The New Black

These days the House Republicans actually give John Boehner a harder time than they give me. Which means orange really is the new black.

— President Barack Obama
Saturday night at the White House Correspondents Dinner

This week’s featured posts are “Restoring the Constitution is Now a Liberal Issue” and “No, Donald Sterling Isn’t the Victim“.

This week everybody was talking about Donald Sterling

The media has already over-covered this — Wikipedia’s just-the-facts summary is here — but one aspect of the story caught my eye: The impulse of conservatives to jump to paint Sterling as the victim, which I argued against in “No, Donald Sterling Isn’t the Victim“.

A commentary on this phenomenon that I like even better than my own is by Tod Kelly at the Ordinary Times group blog (a blog more people should read regularly). He points out that the Sterling incident is working out exactly the way conservatives always say racism should be fought: Government is taking a back seat to market pressures on the NBA owners. And yet — and this is his key point — conservative opinion leaders are unable to crow about this because their instincts pull them towards defending the racist billionaire. In a nutshell, this is why Republicans have so much trouble attracting minorities.

This, then, is the backdrop conservative pundits had to work with, less than a week after the anti-government rancher they had championed revealed himself to be (oops!) pro-slavery: A perfect, slow underhand lob of a pitch, right across the plate, begging to be knocked out of the park with declarations of how the Free Market won and defeated racism more completely than the government ever could — just like the GOP always promised it would. Frank Lutz couldn’t have come up with a better opportunity to reach out to minorities if he’d scripted the entire universe itself.

So, what did they do?

After a brief stint at condemning him when they mistakenly thought he was a registered Democrat, one of two things: They defended Donald Sterling, or they sat silent as their colleague defended him.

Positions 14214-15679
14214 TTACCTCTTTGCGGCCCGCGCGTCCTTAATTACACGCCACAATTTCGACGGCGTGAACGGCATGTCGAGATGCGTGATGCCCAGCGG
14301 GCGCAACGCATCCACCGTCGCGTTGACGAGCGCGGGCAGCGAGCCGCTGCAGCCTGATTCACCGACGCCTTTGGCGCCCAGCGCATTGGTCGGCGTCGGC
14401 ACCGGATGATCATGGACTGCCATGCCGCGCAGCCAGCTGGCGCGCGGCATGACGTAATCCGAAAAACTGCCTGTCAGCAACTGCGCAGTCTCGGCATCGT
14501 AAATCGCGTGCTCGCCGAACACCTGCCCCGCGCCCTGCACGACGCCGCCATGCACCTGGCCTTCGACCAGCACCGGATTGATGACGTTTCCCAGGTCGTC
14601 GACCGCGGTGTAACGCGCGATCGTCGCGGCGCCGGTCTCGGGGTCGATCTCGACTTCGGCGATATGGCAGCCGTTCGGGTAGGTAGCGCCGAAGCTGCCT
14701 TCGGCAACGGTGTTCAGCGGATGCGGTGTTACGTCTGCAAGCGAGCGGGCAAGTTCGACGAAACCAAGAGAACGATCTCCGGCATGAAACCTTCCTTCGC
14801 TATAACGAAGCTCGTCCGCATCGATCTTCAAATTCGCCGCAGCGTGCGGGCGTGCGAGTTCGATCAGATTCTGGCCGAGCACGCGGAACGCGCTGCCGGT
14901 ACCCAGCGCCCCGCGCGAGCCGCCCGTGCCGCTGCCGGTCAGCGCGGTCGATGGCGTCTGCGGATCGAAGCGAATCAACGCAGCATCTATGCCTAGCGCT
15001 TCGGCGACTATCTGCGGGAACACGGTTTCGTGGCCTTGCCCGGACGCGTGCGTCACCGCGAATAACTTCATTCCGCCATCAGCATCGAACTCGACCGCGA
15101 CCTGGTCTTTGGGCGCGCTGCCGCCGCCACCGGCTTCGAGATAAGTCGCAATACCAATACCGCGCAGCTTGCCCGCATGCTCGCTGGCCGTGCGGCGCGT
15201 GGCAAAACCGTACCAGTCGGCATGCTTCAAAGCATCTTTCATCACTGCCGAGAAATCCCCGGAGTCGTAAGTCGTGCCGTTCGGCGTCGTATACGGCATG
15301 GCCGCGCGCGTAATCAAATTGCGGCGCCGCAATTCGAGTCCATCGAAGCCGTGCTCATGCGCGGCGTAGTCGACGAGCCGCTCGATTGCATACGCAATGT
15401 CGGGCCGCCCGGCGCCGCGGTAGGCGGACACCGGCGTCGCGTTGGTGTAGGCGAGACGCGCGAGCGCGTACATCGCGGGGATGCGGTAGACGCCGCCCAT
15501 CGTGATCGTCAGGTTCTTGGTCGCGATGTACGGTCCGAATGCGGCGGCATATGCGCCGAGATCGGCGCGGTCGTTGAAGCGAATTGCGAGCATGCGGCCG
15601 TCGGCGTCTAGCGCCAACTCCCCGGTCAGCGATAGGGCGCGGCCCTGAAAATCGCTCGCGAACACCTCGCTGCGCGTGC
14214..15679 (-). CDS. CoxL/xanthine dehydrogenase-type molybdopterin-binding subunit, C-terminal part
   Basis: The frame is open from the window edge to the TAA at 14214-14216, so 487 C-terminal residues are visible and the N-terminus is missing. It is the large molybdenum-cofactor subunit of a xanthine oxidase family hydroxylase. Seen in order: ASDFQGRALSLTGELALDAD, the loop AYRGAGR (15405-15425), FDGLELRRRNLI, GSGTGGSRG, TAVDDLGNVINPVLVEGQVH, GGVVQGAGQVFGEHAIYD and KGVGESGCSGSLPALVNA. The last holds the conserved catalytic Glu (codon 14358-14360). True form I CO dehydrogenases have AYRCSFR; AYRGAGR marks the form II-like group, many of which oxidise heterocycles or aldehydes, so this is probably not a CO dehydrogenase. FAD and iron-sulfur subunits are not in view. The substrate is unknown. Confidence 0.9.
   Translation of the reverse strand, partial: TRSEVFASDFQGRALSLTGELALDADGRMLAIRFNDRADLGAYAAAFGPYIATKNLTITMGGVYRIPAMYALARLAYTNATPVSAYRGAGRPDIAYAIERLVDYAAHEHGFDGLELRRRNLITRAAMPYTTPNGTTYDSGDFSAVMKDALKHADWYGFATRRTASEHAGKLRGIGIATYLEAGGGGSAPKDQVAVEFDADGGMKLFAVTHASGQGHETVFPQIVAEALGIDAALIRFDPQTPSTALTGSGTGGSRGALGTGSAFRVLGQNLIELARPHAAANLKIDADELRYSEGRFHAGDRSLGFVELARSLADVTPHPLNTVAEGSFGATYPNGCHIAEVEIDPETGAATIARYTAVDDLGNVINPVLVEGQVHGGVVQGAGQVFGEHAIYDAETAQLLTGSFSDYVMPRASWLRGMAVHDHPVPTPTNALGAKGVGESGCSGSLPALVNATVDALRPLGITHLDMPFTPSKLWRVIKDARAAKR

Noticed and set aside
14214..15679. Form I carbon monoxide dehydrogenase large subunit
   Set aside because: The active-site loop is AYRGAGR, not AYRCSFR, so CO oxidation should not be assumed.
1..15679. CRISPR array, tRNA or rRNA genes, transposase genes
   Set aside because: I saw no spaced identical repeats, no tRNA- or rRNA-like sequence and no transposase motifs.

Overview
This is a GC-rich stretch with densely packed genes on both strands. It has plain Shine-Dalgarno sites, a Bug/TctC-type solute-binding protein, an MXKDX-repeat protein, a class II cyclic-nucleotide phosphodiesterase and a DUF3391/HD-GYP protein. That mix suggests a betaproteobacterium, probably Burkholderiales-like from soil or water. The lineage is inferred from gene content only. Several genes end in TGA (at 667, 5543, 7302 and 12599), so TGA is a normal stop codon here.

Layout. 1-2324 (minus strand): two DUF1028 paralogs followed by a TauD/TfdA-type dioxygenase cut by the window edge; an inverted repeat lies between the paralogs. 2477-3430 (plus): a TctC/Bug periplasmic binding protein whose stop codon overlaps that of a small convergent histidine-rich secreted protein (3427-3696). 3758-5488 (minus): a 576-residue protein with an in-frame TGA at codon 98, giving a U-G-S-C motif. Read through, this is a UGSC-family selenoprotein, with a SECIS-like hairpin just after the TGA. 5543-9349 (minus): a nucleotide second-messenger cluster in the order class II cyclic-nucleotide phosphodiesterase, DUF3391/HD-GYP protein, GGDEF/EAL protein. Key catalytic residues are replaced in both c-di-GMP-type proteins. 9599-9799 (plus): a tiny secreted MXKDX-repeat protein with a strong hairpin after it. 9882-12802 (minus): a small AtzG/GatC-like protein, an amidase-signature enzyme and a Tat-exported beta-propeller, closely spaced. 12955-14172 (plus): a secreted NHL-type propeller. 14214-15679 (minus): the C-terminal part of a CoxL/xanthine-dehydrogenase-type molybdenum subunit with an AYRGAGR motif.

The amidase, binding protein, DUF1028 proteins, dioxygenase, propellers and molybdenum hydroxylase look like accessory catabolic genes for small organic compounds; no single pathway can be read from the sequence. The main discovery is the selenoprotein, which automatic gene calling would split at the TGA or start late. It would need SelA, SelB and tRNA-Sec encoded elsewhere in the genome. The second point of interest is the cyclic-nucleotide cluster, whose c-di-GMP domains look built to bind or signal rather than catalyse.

That is why conservatives are always so successfully painted as bigots by their opponents. That is why the stink of Cliven Bundys sticks to them even when they try hard to separate themselves. That is why they can’t win a state or national election that requires a majority of non-white votes. That is why, when conservatives actually do throw “Minority Outreach Parties,” nobody shows up.

and (God help us) Benghazi

Even some Republicans are getting tired of the endless obsession with any trivia that can be twisted to stimulate the Republican base or make either President Obama or Hillary Clinton look bad. The head of the House Armed Services Committee, Rep. Buck McKeon (R-CA), issued a statement criticizing the testimony of this week’s star witness, Brigadier General Robert Lovell.

The Armed Services Committee has interviewed more than a dozen witnesses in the operational chain of command that night, yielding thousands of pages of transcripts, e-mails, and other documents.  We have no evidence that Department of State officials delayed the decision to deploy what few resources DoD had available to respond.

In the end, while BG Lovell did not further the investigation or reveal anything new, he was another painful reminder of the agony our military felt that night; wanting to respond but unable to do so.

The developments that provide an excuse for a new round of Benghazi stories are summarized by ThinkProgress in an article called “Please Don’t Read This Benghazi Article“.

Sean Hannity is asking his panels whether or not Benghazi is “worse than Watergate” because four Americans died at Benghazi as opposed to none at the Watergate. A more apt comparison might be the Lebanon bombing during the Reagan administration. 241 American servicemen died there, but I don’t recall any comparisons to Watergate.

and John Kerry’s apartheid comment

Secretary of State Kerry got into hot water this week when his comments in a closed-door meeting leaked. Kerry warned that if the two-state model for peace is abandoned, Israel risks becoming “an apartheid state“.

Objections seem to center on the word apartheid, which comes from the old white-dominated South African government and suggests the South African solution of a boycott. But the gist of Kerry’s point is hard to argue with: If the region currently governed by Israel remains under its control, and if current demographic trends continue, Jews will eventually become a minority in a Jewish-dominated state, while Palestinians in the occupied territories will continue to have limited rights defined by an Israeli government they can’t vote on. You may or may not choose to call that apartheid, but it is what it is.

and the death penalty

Oklahoma botched an execution. The condemned man died, but it’s not supposed to be like this.